Advertisement

The Moviegoer: Cinema Two Ways

Evelyn (Emily Blunt) braves the unknown in “A Quiet Place Part II.”

Tailor moviegoing to fit your comfort level  

By Diana Beechener  

This week, the moviegoer got to actually GO to the movies. A momentous event over a year in the making, I grabbed my mask, my favorite movie buddy, and bought tickets. The experience was slightly different—we got our popcorn to go, seats are carefully spaced between parties—but wholly wonderful. There is nothing quite like sitting in a dark room laughing and shouting with a group of strangers, the energy that comes from that shared experience is the reason I love movies.   

If you want to return to the theaters with a movie that reminds you why big screens and great sound systems are essential to cinema, consider getting tickets to A Quiet Place Part II. The film picks up right where the first film ended, with the remnants of the Abbott family grieving for their lost patriarch, but armed with a system that can cripple the marauding aliens that have taken over the world. Though the aliens are blind, their incredible sense of hearing means even whispering could lead to death.  

Mother Evelyn (Emily Blunt: Wild Mountain Thyme) knows they have to leave their farm to survive. She packs up kids Regan (Millicent Simmonds: This Close) and Marcus (Noah Jupe: The Undoing), as well as her infant, and treks north, hoping to find other survivors. Unfortunately, Marcus finds a bear trap.  

With one child grievously injured and an infant to think of, Evelyn must depend on another survivor, Emmet (Cillian Murphy: Peaky Blinders) to take them in. But Regan isn’t content to just survive any longer. After discovering that her cochlear implant emits a frequency that cripples the aliens, she’s become determined to share it with other survivors and hopefully end the violent occupation of Earth.   

Can Regan save the world with her frequency? And will the rest of the family survive her attempt?   

Filled with brilliant sound editing and some genuinely tense set-pieces, A Quiet Place Part II is a film that really does benefit from a theater setting. Surround sound brings to life some fraught moments, where even a twig snap could mean doom. Director/writer John Krasinski (A Quiet Place), utilizes the full screen, where every movement could be a harbinger of doom. It’s an impressive sequel that captures the energy of the first while expanding the world.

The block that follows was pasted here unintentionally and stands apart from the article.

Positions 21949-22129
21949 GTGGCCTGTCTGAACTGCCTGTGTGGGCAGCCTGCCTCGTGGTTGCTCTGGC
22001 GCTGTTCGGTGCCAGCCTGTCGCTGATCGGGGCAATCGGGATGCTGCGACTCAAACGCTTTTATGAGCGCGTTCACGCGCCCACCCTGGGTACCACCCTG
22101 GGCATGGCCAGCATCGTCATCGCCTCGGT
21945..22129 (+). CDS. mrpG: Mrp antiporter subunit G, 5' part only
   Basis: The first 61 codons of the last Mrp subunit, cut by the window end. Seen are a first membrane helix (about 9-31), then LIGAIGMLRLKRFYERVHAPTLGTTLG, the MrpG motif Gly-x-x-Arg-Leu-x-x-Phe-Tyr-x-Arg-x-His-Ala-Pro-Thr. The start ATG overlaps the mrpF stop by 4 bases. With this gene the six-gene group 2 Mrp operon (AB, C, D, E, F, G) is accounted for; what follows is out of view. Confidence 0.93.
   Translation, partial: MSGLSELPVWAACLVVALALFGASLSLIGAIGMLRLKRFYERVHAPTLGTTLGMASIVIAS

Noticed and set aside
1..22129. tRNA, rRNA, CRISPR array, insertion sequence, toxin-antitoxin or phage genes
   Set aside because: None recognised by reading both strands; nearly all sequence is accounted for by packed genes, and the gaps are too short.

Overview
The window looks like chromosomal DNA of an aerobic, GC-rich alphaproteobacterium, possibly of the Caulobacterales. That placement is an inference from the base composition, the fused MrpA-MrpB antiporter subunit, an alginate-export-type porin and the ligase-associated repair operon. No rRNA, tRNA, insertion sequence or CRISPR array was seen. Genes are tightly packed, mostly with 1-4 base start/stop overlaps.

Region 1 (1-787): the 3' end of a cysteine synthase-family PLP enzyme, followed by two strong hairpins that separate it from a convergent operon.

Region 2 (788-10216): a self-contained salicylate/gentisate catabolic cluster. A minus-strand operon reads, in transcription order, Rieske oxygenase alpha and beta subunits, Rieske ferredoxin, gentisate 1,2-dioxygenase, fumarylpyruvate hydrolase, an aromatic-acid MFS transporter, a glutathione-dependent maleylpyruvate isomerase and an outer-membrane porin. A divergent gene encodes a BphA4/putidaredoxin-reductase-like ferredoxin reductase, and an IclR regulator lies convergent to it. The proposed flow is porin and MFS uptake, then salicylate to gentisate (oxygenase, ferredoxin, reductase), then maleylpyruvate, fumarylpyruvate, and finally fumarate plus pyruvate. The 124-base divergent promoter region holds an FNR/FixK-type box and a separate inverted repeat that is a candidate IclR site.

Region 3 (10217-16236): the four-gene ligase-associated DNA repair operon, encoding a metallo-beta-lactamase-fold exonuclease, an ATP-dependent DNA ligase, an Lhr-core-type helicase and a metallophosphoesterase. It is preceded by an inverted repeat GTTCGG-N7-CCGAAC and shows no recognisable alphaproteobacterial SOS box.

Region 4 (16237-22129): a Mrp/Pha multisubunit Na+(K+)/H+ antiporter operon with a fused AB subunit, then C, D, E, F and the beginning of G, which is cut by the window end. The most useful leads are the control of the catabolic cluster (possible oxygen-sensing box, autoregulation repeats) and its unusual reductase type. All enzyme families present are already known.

There are a few script problems. Krasinski, who wrote the film without collaborators this time around, has a bad habit of overly obvious dialogue. If a sign is discussed or a point repeated over and over, you can be sure it’ll come up later in the film. There are also a few character decisions that make absolutely no sense and only occur to set up the next scary sequence. But overall, the film does an admirable job of keeping the pace and the characters fun.   

Most of the credit for this goes to brilliant performances from Simmonds and Murphy. Simmonds, who was the heart of the first film, continues to drive the story as determined, resourceful Regan. Still reeling from the loss of her father, she is at first mistrustful of Murphy’s Emmet. Murphy in turn offers a heart-wrenching performance of a broken man who’s lost his family and faith in humanity. His only comfort is the pictures of his lost loved ones he sketches around his bunker. The duo forms a great working partnership, which builds into a genuinely sweet bond.   

If you’ve decided it’s time for you and your family to head back to the movies, A Quiet Place Part II is a wonderful in-theater experience. Get your tickets and remember the joy of screaming at a jump scare.  

Good Horror * PG-13 * 97 mins.   

Stay-At-Home Cinema  

If you’re still not up for a theater experience, plenty of companies are offering wonderful new releases on demand. This week, my top selection is Riders of Justice, a quirky dramedy from Danish director Anders Thomas Jensen (Men & Chicken). The film follows soldier Markus (Mads Mikkelsen), who must return home after a train crash kills his wife. Unable to relate to his daughter and suffering badly from PTSD, Markus is surprised when a survivor of the crash seeks him out and tells him the incident wasn’t an accident, but a planned attack. Markus bands together with the survivor and forms a team focused on getting justice for those killed.   

Hilarious, action-packed, and filled with nuanced performances, Riders of Justice is the type of film that Hollywood rarely produces. You’ll be cringing one moment, cackling the next. It’s a great example of what great writing and acting can do to a familiar genre.   

Riders of Justice is available to rent for $6.99.  

Great Dramedy * R * 116 mins.